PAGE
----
In four years, I…
published 150 posts (100,000+ words!)
visited over 35 museums and historic sites
pretended I was living a Wes Anderson movie (at least) once
recorded my experiences with five different internships & jobs
corresponded with dozens of potential Cornell students
and received delightfully incomprehensible messages from twice as many spambots
Seventeen-year-old me applied to the Life on the Hill program on a whim, and I never could have predicted how much the program would affect my undergraduate life. It’s made me a stronger writer, a better photographer, and a more observant museum visitor, to name just a few, and I couldn’t be more grateful.
In any case, I’ll keep it short and simple: a hui hou, Life on the Hill. Until we meet again.
(A brief, introductory note: please forgive the sudden theme change! It breaks my heart that the WordPress theme I’ve been using for the past four years is apparently “retiring,” forcing me to switch to some weird replacement to accompany my blog for the rest of its digital life. O beautiful theme of my youth, how I miss you!)
(& one more note: this is the second in a series of Orphan Black-esque post titles that feature vaguely relevant museum lingo. Fun facts!)
The trees are blooming, the veritable Alps of Massachusetts from this winter are but a distant memory, and the release of the newest Of Monsters and Men album is inching steadily closer–it’s almost summer!
Naturally, this means that classes have just finished at the college where I work. Even after spending two semesters in that strange no-longer-a-student state of existence, I still can’t help entering into “finals week” with a kind of automatic nervous anticipation. As the semester closes, classes end, and students start packing up, I’ve been conditioned to expect something to happen: like endless papers, exams, final presentations, and so forth (or, in my case particularly, hiding somewhere near Beebe Lake with a book to avoid the anarchy of Slope Day). Yet, for me, the conclusion of the 2014-2015 school year happened so quickly and quietly–one day college classes are popping in and out of the museum, examining everything from Nasca pots to European prints…and then they’re not. It’s that simple.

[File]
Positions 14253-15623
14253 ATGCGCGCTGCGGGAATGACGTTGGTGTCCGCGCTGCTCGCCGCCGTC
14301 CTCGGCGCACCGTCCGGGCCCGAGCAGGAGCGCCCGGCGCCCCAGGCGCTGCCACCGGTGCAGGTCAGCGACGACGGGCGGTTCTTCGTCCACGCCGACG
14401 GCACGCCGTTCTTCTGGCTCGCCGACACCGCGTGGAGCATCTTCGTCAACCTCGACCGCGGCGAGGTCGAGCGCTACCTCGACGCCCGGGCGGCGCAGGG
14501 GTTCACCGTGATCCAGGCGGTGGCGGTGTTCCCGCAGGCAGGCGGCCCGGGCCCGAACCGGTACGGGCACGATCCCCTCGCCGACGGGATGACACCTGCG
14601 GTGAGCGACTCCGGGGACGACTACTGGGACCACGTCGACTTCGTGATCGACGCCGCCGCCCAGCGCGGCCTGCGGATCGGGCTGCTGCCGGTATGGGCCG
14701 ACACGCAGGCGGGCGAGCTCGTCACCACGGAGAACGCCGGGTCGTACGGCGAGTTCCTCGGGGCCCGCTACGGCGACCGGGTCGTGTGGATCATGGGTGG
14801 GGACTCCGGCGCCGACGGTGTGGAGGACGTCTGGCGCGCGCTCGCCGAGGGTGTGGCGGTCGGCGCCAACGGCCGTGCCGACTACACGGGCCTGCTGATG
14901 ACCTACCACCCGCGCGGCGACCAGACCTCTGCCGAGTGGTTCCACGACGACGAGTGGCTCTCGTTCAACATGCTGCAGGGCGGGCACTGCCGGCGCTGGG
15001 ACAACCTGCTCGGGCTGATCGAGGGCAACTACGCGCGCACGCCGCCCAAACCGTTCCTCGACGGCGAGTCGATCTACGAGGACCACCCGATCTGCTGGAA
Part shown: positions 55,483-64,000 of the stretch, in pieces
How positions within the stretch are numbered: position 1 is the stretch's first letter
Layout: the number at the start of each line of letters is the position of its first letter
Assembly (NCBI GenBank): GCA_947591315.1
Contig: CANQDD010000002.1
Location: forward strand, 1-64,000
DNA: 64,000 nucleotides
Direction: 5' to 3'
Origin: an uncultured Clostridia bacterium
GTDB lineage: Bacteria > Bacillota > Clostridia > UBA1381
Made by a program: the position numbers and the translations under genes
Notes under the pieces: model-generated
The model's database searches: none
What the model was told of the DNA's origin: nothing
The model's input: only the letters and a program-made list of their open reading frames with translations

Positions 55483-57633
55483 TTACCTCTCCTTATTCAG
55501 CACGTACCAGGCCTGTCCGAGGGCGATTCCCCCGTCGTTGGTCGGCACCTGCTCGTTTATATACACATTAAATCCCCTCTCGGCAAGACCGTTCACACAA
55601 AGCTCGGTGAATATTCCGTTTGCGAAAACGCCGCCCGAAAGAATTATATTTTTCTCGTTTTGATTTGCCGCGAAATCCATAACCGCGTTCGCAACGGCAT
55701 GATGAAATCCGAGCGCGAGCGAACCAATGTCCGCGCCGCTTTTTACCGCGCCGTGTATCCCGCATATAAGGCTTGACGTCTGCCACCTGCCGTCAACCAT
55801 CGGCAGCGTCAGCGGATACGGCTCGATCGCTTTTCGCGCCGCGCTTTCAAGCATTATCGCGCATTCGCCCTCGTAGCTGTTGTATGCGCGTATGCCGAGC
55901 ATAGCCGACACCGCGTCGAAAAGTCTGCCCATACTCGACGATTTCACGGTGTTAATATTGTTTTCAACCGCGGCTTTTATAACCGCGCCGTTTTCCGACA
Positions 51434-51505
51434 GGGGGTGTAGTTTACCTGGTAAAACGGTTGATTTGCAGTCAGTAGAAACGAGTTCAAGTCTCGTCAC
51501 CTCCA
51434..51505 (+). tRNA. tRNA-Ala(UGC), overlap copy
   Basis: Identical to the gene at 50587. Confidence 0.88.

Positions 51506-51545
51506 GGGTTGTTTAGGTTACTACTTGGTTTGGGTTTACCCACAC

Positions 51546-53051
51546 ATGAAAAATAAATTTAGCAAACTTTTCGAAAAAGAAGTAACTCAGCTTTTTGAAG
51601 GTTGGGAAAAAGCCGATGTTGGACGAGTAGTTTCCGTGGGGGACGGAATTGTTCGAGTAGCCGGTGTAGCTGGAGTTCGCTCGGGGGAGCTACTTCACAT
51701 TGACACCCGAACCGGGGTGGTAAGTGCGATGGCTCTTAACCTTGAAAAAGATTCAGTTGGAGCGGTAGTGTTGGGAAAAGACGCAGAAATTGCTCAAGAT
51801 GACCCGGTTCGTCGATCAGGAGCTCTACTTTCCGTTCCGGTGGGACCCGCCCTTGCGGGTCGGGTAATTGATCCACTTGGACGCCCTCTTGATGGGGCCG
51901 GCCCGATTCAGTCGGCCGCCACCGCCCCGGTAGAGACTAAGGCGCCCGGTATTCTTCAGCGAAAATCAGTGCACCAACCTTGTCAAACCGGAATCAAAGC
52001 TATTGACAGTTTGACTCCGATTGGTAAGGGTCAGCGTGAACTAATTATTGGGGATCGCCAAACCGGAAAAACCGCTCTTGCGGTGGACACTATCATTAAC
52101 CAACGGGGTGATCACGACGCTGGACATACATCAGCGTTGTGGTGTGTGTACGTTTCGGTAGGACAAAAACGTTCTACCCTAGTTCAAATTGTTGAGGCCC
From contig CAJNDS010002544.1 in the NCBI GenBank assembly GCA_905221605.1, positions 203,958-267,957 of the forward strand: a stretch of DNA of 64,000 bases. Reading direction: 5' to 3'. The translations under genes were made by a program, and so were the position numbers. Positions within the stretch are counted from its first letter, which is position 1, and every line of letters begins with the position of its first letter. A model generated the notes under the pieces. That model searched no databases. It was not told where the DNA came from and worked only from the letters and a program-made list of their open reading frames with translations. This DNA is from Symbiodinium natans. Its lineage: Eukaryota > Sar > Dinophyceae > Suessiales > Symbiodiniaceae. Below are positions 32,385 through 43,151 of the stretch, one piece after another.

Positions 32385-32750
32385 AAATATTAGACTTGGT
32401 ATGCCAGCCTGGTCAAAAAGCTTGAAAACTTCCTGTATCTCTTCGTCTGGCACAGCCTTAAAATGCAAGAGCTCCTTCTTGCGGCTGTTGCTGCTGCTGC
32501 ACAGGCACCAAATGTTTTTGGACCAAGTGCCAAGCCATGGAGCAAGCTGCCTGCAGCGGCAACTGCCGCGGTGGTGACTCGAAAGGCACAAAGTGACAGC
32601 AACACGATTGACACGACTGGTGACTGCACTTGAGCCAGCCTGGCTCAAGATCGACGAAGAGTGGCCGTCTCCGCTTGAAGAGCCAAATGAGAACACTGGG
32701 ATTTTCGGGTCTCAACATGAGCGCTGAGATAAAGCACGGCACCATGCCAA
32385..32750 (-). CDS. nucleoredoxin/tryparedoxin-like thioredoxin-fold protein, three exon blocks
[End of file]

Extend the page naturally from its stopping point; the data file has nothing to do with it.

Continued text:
As you may or may not know, this is my penultimate Sarr Above the Busy Humming post for the foreseeable future. My one-year mission as an alumna blogger was to explore strange new worlds, to seek out new life and new civilizations, and to boldly go where no Keely had gone before while reporting back about the transition from collegiate to professional life. It’s been an amazing, meaningful, challenging, frustrating, and stunning experience–but man, it’s hard to believe that it’s all gone by so quickly!
Today, two days after classes ended, I went to Mass MOCA (for the uninitiated, it’s a phenomenal contemporary art museum in North Adams, MA) for the second time since I moved to the area. When I first visited (and blogged about my trip!), I went along as one of the leaders of an orientation program for incoming students sponsored by my museum, and it was a little bit of a bizarre experience (and not just because of the wild variety of nontraditional installations).